UK craft blog

Spoonflower Quilt Labels – Wanna Join the Fun?

SHG spoonflower quilt label
© Copyright, J C Excell 2011

I’m so excited! I got my Spoonflower quilt labels the other day and forgot to post it! They’re quite large, but I wanted them that way so I’m okay with that. Spoonflower was easy, quick and cheap.

Why should you spend real money on labels? Why should you even bother using labels at all? Well, I’ve got some reasons right here in my back pocket:

  • You know you made this quilt, when, who it’s for, how you made it, where you made it. But 80 years from now your grandchildren will be looking at it going, ‘Which grandma made this? I wonder why?’ 
  • You know how people flock to buy sweatshirts that say ‘Hollister’ on them? Surprisingly, people feel that way about labels on handmade goods too. (One time I had 2 cosmetic bags for sale on a table. I sold the one with my label even though it was smaller than the lady actually wanted. She told me it was because of the label. Go figure.)
  • You should be piecing your quilt tags right into the back of the quilt. That way no one can remove it, whether by accident, wear or malicious intention, without basically ruining the quilt. Which means no one can turn around and claim that they made the quilt and not you. Yes, there are people like that.

If you’re interested in making your own, read Julie of Jaybird Quilts’ Spoonflower Labels post #1, then read #2 and get the free templates. VERY IMPORTANT: Make sure you leave room for a seam allowance – see how close my web address is to the bottom? I screwed up big time and didn’t take SA into account, so instead of having 60+ labels, I have about 15 because I have to cut into the others in order to get a seam allowance.

I didn’t read both posts all the way through before I started designing. So please do read them both. And if you’re still confused, leave me a comment saying you’d like me to do a detailed tutorial on how to design them.

SHG spoonflower quilt labels
© Copyright, J C Excell 2011

But overall I’m happy, and I’ve already designed my next ones, which have a very generous SA. And there’s still plenty of room to write particulars using my Micron pen.

See? Plenty of room! Although I’m tempted to put ‘Southampton, UK’ somewhere in there. What do you think? Shall I just write my location in when I write everything else?

Oh happy Thursday! Only one more day till the weekend!

© J C Excell, 2011

Spread the love

12 thoughts on “Spoonflower Quilt Labels – Wanna Join the Fun?

  1. I’ve got name tapes a la Cash’s style which do fine on my smaller pieces but I’ve been wanting labels this size for quite a while now… thank you so much!

  2. That’s an excellent idea! I’ve played around with a few fabric designs on Spoonflower, but I like the idea of using it for labels- much easier to have them ready in bulk, a yard at a time!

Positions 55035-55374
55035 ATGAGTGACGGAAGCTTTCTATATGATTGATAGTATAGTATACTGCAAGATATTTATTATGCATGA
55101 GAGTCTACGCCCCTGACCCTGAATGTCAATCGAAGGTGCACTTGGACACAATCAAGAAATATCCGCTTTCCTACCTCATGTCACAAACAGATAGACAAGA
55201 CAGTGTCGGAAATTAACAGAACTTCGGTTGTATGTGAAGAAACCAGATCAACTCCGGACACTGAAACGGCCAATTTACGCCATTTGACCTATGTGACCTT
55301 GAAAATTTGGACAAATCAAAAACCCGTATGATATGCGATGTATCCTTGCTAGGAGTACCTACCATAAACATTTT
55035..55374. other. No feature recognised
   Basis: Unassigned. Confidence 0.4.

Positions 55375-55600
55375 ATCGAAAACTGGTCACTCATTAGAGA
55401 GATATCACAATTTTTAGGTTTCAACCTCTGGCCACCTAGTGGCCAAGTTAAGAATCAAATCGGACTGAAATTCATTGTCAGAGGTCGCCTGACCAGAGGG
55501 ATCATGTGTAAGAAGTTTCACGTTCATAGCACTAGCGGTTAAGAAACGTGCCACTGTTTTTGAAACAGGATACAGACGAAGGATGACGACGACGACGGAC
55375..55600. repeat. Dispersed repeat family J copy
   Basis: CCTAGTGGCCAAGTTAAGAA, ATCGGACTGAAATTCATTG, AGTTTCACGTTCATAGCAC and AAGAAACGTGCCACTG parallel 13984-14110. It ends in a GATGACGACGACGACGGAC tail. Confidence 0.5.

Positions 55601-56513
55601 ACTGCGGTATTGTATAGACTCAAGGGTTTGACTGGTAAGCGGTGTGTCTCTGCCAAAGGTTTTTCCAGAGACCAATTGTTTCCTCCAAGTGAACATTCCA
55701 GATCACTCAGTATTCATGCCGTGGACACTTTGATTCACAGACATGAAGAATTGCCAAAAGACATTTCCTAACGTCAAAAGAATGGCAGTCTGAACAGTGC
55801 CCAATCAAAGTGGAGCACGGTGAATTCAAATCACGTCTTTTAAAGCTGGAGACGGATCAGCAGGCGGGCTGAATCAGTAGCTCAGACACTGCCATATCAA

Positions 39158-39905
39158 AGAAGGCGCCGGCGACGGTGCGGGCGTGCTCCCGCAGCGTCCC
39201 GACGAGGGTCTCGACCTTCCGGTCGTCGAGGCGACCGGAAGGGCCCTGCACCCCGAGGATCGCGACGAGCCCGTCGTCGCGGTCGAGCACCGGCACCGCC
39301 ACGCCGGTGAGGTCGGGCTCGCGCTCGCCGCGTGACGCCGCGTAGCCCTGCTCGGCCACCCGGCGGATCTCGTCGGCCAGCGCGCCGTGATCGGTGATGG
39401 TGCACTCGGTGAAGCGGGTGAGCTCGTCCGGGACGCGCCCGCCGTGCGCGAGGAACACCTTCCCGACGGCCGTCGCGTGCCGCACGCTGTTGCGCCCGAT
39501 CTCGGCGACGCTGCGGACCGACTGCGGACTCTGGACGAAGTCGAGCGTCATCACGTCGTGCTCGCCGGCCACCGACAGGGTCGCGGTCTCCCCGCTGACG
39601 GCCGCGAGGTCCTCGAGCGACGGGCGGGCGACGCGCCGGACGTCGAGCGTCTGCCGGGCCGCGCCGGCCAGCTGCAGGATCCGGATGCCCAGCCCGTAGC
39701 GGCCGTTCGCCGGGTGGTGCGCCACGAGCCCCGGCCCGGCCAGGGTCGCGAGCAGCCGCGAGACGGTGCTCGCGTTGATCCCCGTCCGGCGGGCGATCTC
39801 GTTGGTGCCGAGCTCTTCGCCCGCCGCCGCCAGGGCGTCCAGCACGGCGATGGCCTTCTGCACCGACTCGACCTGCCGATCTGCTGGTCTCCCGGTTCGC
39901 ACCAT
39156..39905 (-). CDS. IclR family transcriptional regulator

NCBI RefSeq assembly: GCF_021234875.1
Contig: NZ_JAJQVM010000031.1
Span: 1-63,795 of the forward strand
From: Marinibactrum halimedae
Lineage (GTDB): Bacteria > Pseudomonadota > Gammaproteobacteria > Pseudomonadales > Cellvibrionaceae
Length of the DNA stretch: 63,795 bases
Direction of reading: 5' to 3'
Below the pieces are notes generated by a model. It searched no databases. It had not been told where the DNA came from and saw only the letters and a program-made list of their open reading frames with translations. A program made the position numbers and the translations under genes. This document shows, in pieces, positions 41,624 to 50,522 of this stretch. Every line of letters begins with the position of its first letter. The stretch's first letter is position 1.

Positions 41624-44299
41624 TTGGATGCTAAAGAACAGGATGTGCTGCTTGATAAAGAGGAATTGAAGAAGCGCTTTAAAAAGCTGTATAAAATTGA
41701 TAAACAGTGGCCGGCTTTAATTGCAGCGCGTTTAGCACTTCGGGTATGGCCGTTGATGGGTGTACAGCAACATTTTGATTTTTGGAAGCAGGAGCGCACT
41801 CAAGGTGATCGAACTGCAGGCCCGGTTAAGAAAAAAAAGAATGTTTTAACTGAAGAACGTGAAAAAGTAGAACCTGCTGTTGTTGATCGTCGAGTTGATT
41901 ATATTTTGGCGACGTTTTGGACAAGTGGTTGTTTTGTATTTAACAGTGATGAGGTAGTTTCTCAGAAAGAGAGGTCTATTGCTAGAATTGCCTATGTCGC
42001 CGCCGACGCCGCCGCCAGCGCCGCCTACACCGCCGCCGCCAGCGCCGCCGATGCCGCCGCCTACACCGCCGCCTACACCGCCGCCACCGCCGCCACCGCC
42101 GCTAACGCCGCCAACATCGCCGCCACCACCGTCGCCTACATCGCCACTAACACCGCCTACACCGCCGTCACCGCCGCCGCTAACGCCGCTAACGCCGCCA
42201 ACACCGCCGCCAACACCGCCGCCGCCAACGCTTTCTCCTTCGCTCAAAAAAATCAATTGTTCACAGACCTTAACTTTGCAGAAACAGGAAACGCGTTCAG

3. Lovely labels – and I can see that your new design is better. I think that Southampton, England, would be better? Sounds more handmade and less manufactured somehow! And don’t forget the year for future textile scholars …

    Pomona x

  4. You might want to order a swatch (8x8inches) first and do a washing test on it. If your quilt is going to be one that’s used a lot, make sure you tack the swatch to something and wash it a lot (say, 20 times) to get an idea of how it might wear. Using Micron pens or fabric pens directly on fabric might wear longer.

  5. These labels are a great idea! I’ve never seen one actually sewed into the back by seam before and it’s truly awesome and clever! And yes, be sure you put where the quilt was made. It’s like the rest of the info. …..important. What if some one has one of your quilts 30 yrs from now and can see who made it but not where it came from? That would be sad because quilts are like people, everyone wants to know where they originated. Who they were made for, by whom, when and and if it was for a special occasion are all important info. Sadly I found an old, old, old quilt in an box of my then teenage son’s belongings. It was covered with mud because he and his friends had been using it for camping. (egads!!!) I washed it and discovered under the muck was a fully handpieced and handquilted full size bed quilt. It is torn in a three or four places and a couple of the blocks are coming apart but I can’t help but be sad thinking that if it had a label I might be able to find the family that could be missing this lovely family heirloom. So, I will continue to let it live out the rest of it’s life on my quilt stand and wonder each day as I pass by it who was the person that so lovingly stitched this gem of a blanket and wish I could return it to them.

Leave a Reply to Rae Cancel reply

Your email address will not be published. Required fields are marked *

This site uses Akismet to reduce spam. Learn how your comment data is processed.